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Built Tough

May 1, 2012

By Jon Cooper
Sting Daily

Anna Kuzan credits a college coach for turning her off to playing college sports, specifically soccer, her favorite sport growing up.

She actually can thank the same coach at University of Wisconsin-La Crosse for unwittingly turning her on to what would become her niche and current career path.

“I didn’t care for the coach so I ended up playing intramurals and I got into a lot of different sports,” said Kuzan, Georgia Tech softball’s strength and conditioning coach (she serves men’s and women’s swimming and diving in a similar capacity). “All my time was spent in the weight room because I liked the people in there and I liked learning, I liked being around it.

“I developed a love for being in the weight room all the time and getting stronger and the passion of working with athletes, their drive to perform at a higher level,” she added. “I liked that. I didn’t want to take the route of a personal trainer because I’m too intense for that. My intensity level fits more with athletes.”

Her intensity was just what the doctor — actually head coach Sharon Perkins — sought for her team.

“[Coach Perkins’] main goal was to build mental toughness,” recalled Kuzan, a 25-year-old native of La Crosse, Wisc. “I did that by having the girls come in early in the morning, in the colder weather and we would still get after it. Nobody wants to get up at 6:00 a.m. and run in 40-degree weather, but they did it and they did well.”

That introduction to the team easily could have gone the way her introduction to college soccer went, turning off the team before they’d even gotten to know her.

Instead, the team was all in. That cemented their relationship and the investment in Kuzan’s philosophy and her training program has paid off in the weight room and on the field.

“We have gotten bigger. That’s just a physical awareness that you can see with us,” said senior Kate Kuzma. “But we’re mentally tough as well. We do a lot of 6 a.m. (running) so we’re waking up at like 5:00, 5:15. Last year we didn’t really run out in the cold. This year it didn’t matter if it was below freezing. We were out there running. Obviously, you’re going to hear some gripes but it was like, ‘Hey, we could definitely play in this.”

Kuzan, who interned at NC State before being hired by Director of Olympic Sports Player Development Scott McDonald, credited Perkins and her staff for getting the players prepared for what was coming and the character of the team for being open-minded to her approach and determined to fight through.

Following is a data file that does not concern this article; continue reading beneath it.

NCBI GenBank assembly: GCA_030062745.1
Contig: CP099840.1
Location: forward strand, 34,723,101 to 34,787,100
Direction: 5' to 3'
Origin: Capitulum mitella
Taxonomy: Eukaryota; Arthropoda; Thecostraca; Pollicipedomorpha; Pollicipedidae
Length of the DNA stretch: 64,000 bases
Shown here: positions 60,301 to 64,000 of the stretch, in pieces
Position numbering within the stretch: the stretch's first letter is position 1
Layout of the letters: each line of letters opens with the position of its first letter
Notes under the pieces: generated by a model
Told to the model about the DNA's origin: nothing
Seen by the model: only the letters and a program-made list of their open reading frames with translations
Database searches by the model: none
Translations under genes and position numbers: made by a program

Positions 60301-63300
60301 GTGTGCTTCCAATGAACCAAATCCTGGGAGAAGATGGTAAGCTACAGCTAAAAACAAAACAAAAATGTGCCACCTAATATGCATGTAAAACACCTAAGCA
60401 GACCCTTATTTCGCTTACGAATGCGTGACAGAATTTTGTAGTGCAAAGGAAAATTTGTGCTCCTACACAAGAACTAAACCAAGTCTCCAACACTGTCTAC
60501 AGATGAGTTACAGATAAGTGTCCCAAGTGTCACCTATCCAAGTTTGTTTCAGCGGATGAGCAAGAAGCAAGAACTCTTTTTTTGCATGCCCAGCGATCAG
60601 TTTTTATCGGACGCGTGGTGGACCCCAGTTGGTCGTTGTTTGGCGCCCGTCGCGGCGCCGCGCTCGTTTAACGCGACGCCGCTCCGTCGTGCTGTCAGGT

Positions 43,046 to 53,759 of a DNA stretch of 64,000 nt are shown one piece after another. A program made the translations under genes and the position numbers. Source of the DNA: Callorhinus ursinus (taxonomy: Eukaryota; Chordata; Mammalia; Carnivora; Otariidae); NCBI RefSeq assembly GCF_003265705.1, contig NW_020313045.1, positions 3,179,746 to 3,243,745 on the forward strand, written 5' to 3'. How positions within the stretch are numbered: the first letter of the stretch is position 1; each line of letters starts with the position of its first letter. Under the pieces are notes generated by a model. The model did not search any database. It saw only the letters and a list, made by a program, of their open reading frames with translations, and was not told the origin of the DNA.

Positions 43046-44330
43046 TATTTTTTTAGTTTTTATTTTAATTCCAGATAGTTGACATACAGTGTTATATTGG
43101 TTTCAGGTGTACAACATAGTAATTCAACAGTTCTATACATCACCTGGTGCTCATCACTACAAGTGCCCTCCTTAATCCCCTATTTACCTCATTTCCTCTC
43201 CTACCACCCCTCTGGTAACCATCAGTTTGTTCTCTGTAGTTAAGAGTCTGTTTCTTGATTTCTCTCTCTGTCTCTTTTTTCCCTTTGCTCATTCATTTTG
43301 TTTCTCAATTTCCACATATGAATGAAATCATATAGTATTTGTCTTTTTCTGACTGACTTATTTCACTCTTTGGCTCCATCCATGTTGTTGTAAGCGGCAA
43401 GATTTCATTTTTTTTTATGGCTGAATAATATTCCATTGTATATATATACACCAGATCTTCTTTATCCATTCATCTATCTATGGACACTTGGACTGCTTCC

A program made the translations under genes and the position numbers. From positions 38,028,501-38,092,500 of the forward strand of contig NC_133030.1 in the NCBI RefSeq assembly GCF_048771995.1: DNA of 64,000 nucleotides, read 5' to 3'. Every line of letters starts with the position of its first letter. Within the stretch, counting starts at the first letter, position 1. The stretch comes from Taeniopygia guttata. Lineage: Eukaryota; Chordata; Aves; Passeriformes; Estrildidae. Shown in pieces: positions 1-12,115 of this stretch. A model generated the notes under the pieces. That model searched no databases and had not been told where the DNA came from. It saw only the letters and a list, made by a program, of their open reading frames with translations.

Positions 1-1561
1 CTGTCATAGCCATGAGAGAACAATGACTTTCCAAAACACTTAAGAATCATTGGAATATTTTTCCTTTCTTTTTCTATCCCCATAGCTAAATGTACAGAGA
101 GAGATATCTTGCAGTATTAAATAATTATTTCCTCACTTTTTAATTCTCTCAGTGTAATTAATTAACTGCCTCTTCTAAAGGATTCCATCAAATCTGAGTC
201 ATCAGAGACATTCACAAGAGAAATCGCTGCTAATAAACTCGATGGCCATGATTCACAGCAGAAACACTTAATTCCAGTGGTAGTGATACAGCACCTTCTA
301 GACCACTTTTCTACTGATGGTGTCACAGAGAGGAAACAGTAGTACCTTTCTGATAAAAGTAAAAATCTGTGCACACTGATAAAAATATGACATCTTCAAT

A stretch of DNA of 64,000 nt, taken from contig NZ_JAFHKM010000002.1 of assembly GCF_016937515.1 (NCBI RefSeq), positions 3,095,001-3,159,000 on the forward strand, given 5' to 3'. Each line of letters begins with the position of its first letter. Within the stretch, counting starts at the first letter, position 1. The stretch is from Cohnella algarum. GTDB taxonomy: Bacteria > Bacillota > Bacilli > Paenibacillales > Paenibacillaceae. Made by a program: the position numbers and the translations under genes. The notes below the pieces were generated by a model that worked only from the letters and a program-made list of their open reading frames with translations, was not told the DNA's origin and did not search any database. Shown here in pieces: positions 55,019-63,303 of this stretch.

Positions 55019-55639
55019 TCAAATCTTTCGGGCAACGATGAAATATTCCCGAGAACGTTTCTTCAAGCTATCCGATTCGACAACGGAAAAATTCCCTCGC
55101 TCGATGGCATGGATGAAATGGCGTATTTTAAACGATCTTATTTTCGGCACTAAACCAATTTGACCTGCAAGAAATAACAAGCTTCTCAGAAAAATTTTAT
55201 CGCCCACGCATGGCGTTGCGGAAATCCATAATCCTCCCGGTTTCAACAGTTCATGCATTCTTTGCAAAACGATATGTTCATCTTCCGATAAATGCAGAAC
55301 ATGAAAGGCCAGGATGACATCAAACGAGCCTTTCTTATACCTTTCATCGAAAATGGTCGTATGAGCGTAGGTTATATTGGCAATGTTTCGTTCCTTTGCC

“I think the coaches did a good job setting that up for me as well,” she said. “The girls always had a great attitude. They always knew that I was here for improving them and they bought into everything I said and did everything I asked. I was fortunate to come into a good group.”

Tech was very good on the field, finishing the regular season 33-21, 12-8 in the ACC (tied for third with Virginia Tech, which the Yellow Jackets beat in the season’s final series).

As important, the team’s improved mental toughness showed on the field, as the Jackets bore through a tough non-conference slate, then won four of its final six series in ACC play.

They reeled off a 12-game winning streak and are playing some of their best ball heading into next week’s ACC Tournament. Even though the team had a two-week hiccup, when it lost four straight games at Florida State and North Carolina, it should be noted that of the four losses three were by one run and the other by two.

This team is tough, physically and mentally, a testament to the work with Kuzan, who may be the players’ biggest fan. On the coldest morning, on the toughest run they knew she had their back.

“I was cheering for them, bringing attention to the other girls on the team that may not see their progress,” she said.

Kuzan couldn’t sight one story of achievement that stood out but was able to point to a specific area the team made tremendous improvement. Fittingly, it was the team’s ability pull itself up.

“At the beginning of the season none of the girls could do a pull-up,” she recalled. “By Christmas, before they left for the fall, everyone was able to do at least one or more. That carried on. Now, some girls are doing eight pull-ups and some are getting like five consistently over sets.

“They see that progress, and I just get excited for them,” she said. “They see that excitement and they get excited for each other for accomplishing things they never thought they could.”

It’s the kind of belief system that is sure to help in upcoming postseason play.



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